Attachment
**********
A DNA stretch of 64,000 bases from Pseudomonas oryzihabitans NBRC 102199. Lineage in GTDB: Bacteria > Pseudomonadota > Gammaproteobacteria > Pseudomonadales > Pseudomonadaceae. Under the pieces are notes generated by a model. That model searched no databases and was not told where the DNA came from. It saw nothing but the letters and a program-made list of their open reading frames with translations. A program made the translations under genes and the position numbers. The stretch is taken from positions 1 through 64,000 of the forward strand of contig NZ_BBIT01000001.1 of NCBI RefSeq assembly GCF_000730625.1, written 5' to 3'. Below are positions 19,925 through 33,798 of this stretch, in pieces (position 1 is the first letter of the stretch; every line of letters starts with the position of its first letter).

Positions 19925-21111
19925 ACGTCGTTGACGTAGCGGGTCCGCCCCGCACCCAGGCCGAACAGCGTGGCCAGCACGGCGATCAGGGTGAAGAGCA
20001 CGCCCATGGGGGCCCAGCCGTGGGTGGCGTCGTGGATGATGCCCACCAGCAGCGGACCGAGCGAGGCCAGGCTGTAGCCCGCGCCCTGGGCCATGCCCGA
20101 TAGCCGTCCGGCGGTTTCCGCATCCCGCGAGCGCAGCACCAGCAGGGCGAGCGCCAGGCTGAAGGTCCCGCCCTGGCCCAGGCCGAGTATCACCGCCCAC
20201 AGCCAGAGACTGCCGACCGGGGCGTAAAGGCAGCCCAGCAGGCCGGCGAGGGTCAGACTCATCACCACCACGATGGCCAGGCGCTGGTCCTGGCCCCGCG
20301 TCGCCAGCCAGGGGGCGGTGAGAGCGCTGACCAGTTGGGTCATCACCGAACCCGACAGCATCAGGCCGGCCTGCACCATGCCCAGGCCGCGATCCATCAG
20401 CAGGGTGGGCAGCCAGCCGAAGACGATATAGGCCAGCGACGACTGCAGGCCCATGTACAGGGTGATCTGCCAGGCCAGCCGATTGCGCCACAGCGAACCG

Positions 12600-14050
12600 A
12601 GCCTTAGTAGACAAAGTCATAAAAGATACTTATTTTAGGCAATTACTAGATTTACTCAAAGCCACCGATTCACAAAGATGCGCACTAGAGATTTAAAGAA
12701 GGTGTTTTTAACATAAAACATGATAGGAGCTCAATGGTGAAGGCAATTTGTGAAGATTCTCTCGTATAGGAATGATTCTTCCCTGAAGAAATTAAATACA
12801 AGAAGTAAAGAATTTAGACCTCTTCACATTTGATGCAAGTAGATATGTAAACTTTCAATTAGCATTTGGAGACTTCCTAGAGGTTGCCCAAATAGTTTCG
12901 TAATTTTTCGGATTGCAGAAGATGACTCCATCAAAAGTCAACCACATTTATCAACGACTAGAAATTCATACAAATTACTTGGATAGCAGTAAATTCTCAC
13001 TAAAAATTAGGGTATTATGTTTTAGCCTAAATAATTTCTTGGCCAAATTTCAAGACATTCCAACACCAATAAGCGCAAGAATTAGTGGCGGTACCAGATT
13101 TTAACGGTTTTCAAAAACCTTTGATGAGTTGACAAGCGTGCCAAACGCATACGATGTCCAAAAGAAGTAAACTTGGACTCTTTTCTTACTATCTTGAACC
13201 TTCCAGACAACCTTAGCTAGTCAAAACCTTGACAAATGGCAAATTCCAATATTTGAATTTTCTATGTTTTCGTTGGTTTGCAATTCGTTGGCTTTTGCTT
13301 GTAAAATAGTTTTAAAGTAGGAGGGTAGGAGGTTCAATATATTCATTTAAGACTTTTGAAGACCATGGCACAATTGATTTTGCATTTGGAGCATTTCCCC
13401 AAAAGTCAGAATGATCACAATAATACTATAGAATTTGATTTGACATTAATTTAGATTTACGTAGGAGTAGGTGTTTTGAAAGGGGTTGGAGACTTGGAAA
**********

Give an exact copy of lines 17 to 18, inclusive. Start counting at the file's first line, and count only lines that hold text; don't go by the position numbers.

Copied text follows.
13201 TTCCAGACAACCTTAGCTAGTCAAAACCTTGACAAATGGCAAATTCCAATATTTGAATTTTCTATGTTTTCGTTGGTTTGCAATTCGTTGGCTTTTGCTT
13301 GTAAAATAGTTTTAAAGTAGGAGGGTAGGAGGTTCAATATATTCATTTAAGACTTTTGAAGACCATGGCACAATTGATTTTGCATTTGGAGCATTTCCCC